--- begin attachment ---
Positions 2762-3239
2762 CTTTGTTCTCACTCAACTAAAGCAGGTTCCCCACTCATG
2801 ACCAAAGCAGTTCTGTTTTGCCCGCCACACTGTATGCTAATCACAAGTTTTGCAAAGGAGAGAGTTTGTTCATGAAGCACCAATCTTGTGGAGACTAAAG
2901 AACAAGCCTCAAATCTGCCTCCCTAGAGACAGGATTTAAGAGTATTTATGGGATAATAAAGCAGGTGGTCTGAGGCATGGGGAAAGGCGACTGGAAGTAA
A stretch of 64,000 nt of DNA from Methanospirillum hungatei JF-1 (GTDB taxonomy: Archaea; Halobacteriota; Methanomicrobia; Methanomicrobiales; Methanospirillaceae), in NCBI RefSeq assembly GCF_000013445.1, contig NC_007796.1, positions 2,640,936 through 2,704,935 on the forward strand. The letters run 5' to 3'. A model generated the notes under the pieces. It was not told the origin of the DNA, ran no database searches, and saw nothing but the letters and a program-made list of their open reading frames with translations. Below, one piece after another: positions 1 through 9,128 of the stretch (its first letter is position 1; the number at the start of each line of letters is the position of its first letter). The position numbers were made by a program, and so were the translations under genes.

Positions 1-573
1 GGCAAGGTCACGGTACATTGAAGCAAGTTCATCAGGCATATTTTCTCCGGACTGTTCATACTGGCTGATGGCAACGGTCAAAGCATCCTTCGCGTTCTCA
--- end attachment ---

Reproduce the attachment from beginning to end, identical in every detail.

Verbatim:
Positions 2762-3239
2762 CTTTGTTCTCACTCAACTAAAGCAGGTTCCCCACTCATG
2801 ACCAAAGCAGTTCTGTTTTGCCCGCCACACTGTATGCTAATCACAAGTTTTGCAAAGGAGAGAGTTTGTTCATGAAGCACCAATCTTGTGGAGACTAAAG
2901 AACAAGCCTCAAATCTGCCTCCCTAGAGACAGGATTTAAGAGTATTTATGGGATAATAAAGCAGGTGGTCTGAGGCATGGGGAAAGGCGACTGGAAGTAA
A stretch of 64,000 nt of DNA from Methanospirillum hungatei JF-1 (GTDB taxonomy: Archaea; Halobacteriota; Methanomicrobia; Methanomicrobiales; Methanospirillaceae), in NCBI RefSeq assembly GCF_000013445.1, contig NC_007796.1, positions 2,640,936 through 2,704,935 on the forward strand. The letters run 5' to 3'. A model generated the notes under the pieces. It was not told the origin of the DNA, ran no database searches, and saw nothing but the letters and a program-made list of their open reading frames with translations. Below, one piece after another: positions 1 through 9,128 of the stretch (its first letter is position 1; the number at the start of each line of letters is the position of its first letter). The position numbers were made by a program, and so were the translations under genes.

Positions 1-573
1 GGCAAGGTCACGGTACATTGAAGCAAGTTCATCAGGCATATTTTCTCCGGACTGTTCATACTGGCTGATGGCAACGGTCAAAGCATCCTTCGCGTTCTCA